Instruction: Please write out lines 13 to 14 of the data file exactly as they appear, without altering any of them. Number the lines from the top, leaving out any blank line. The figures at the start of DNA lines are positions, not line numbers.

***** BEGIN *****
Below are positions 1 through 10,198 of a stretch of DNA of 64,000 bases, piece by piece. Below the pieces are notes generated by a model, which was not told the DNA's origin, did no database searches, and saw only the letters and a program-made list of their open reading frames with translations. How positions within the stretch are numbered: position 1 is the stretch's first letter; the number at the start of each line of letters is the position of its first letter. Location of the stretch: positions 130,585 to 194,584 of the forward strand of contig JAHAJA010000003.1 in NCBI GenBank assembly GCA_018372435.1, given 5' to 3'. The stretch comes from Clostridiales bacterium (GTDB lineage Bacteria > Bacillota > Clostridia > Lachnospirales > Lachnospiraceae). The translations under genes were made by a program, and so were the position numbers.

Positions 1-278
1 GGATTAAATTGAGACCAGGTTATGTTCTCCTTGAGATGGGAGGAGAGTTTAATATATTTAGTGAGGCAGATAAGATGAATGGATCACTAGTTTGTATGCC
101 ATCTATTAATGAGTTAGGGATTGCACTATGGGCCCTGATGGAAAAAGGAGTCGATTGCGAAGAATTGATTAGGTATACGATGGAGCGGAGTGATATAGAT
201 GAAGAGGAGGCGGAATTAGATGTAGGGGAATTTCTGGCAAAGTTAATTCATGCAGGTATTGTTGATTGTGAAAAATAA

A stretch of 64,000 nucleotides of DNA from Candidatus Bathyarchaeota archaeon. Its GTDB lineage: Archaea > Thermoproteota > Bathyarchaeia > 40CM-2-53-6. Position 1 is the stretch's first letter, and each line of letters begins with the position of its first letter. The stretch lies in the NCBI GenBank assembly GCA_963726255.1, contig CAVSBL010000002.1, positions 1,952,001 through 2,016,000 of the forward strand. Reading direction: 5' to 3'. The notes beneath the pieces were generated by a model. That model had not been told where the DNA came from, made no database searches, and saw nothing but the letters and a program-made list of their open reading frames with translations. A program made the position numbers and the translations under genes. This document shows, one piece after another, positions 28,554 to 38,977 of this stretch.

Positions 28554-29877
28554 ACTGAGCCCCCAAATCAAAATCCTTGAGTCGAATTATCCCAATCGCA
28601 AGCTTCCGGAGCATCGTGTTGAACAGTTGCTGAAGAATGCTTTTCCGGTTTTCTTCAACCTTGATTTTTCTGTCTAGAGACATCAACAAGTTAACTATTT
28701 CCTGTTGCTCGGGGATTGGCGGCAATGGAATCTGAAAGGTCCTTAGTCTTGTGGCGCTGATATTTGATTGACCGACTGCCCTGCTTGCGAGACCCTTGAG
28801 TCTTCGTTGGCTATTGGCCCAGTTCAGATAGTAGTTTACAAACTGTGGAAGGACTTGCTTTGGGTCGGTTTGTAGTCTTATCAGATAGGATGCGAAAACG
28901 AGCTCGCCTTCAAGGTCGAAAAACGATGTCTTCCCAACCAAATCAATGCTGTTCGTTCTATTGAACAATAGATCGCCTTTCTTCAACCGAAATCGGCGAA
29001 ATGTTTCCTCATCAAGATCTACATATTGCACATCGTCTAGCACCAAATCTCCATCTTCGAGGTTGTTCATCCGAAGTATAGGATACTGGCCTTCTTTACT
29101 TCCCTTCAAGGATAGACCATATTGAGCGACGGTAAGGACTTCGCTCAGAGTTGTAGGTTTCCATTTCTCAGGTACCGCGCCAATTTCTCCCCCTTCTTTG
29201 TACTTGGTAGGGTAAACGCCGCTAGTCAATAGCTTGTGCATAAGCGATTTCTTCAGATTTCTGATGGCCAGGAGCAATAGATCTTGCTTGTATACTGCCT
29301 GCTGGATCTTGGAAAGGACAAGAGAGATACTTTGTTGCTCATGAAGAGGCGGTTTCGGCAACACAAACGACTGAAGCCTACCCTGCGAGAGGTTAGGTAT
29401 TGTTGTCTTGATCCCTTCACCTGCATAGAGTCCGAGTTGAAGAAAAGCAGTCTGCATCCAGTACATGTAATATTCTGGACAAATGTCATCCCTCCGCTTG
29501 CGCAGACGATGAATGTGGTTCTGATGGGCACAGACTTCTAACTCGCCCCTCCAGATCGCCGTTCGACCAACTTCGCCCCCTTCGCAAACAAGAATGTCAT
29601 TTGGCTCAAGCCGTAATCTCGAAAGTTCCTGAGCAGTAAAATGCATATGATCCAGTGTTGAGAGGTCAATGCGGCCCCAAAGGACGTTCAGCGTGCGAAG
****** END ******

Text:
29001 ATGTTTCCTCATCAAGATCTACATATTGCACATCGTCTAGCACCAAATCTCCATCTTCGAGGTTGTTCATCCGAAGTATAGGATACTGGCCTTCTTTACT
29101 TCCCTTCAAGGATAGACCATATTGAGCGACGGTAAGGACTTCGCTCAGAGTTGTAGGTTTCCATTTCTCAGGTACCGCGCCAATTTCTCCCCCTTCTTTG